What Was the Watergate Scandal About?

What was originally dismissed as a third-rate burglary by the White House Press Secretary grew into the largest political scandal of the Twentieth Century—culminating with the only resignation of a President in our nation’s history and the conviction and imprisonment of two dozen members of his administration.  

Even today, some fifty years after those momentous events, controversy still swirls around the origin, meaning, and lessons to be learned from the scandal and its aftermath.

Geoff Shepard was intimately involved in the functioning of the White House throughout that scandal—but untouched by the criminal prosecutions that followed. He worked on the Domestic Council’s staff for John Ehrlichman, who was convicted in both the Plumbers and the Cover-up Trials; his immediate supervisor was Egil (Bud) Krogh, the head Plumber; Gordon Liddy was a colleague on the Domestic Council staff. Both Charles (Chuck) Colson and John Dean had offices nearby.  

His responsibilities as a member of the Domestic Council staff centered on the Department of Justice, so Shepard also knew and worked with DOJ officials who later became prominent as the scandal unfolded.  

Once the cover-up collapsed, Shepard joined the Watergate defense team and functioned as principal deputy to J. Fred Buzhardt, President Nixon’s lead defense counsel. In that capacity, he helped transcribe the White House tapes—and supervised publication of the Blue Book of almost fifty conversations on April 30, 1974. He also ran the Document Room holding the seized files of John Dean, John Ehrlichman and H.R. Haldeman. He staffed Presidential Counselors Bryce Harlow and Dean Burch on the Watergate issue and was the official White House representative argument before the Supreme Court in U.S. v Nixon.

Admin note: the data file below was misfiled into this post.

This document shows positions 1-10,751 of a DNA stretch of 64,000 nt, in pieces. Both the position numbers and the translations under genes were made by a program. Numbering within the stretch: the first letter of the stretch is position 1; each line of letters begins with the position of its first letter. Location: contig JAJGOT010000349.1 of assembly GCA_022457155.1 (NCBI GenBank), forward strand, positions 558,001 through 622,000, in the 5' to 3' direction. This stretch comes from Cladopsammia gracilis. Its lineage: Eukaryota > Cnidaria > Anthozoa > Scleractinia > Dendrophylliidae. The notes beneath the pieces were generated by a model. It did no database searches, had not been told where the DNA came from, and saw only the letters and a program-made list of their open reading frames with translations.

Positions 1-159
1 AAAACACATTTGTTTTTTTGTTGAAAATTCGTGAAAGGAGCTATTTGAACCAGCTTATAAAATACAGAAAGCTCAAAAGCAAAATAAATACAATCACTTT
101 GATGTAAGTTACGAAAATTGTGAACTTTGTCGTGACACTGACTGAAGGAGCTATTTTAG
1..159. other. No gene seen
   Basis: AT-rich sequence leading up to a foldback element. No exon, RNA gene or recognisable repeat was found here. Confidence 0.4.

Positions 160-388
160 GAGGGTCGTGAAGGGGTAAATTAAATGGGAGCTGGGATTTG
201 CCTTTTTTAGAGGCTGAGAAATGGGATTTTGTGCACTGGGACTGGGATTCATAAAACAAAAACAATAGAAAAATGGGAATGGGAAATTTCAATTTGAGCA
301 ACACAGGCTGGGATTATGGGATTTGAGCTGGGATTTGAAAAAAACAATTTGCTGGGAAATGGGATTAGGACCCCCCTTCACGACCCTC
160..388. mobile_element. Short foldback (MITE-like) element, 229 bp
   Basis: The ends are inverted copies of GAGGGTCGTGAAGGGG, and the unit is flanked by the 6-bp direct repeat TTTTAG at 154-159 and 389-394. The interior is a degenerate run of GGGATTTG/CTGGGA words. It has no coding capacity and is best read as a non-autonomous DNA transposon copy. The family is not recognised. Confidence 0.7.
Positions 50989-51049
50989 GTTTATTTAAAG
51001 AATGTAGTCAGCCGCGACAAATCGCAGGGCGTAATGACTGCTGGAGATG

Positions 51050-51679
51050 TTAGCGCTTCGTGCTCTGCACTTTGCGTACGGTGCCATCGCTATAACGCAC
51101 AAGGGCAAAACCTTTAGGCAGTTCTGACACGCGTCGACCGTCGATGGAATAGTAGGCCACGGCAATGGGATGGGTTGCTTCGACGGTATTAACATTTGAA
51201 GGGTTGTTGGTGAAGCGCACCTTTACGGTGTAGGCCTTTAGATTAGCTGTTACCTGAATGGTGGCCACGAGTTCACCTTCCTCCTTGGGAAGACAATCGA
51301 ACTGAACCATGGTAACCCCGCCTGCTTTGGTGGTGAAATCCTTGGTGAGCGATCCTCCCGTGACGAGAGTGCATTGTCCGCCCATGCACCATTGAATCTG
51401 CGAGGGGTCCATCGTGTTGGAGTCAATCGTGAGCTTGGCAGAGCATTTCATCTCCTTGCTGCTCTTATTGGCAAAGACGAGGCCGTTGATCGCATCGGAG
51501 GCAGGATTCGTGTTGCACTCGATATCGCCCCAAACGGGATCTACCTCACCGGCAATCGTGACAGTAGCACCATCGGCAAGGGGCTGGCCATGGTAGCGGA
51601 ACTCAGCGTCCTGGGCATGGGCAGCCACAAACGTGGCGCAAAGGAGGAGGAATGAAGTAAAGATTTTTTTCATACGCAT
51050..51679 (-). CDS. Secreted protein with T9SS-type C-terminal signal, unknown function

Shepard testified as a government witness in the Plumbers trial and was subpoenaed for the same purpose in the Cover-up Trial. He is the only senior member of the White House staff to possess a “clearance” letter from the Special Prosecutor saying, in pertinent part, that he was never the object of any investigation by any of their task forces.  

Shepard’s views on Watergate –how and why the break-in occurred and the cover-up grew to consume the presidency, and what lessons are to be learned from the experience—differ materially from generally accepted conventional wisdom on this subject. What underlies his work are the multitude of internal documents he has uncovered in the files of the Watergate Special Prosecution Force, many of which were improperly taken by Watergate prosecutors when they left office. 

Shepard has written three books and dozens of essays about Watergate, along with a series of presentations, the most recent of which are the 2020 interviews he did with Hugh Hewitt and the 2019 lectures he gave at Temple University in Philadelphia.  

This section contains information designed to help guide future researchers and scholars to a greater understanding of Watergate:

  • Essential Chronology: A brief list of the most important Watergate events.  
  • Major Players: A directory of those individuals who play key roles in the scandal.
  • Words and Phrases: Definitions of memorable words and phrases that became popular as the scandal unfolded.
  • Annotated Bibliography: The list of reference works, predominately by actual participants, that shed light on the scandal.
  • Annotated Chronology: A highly detailed list of events designed as a reference for placing Watergate developments in context.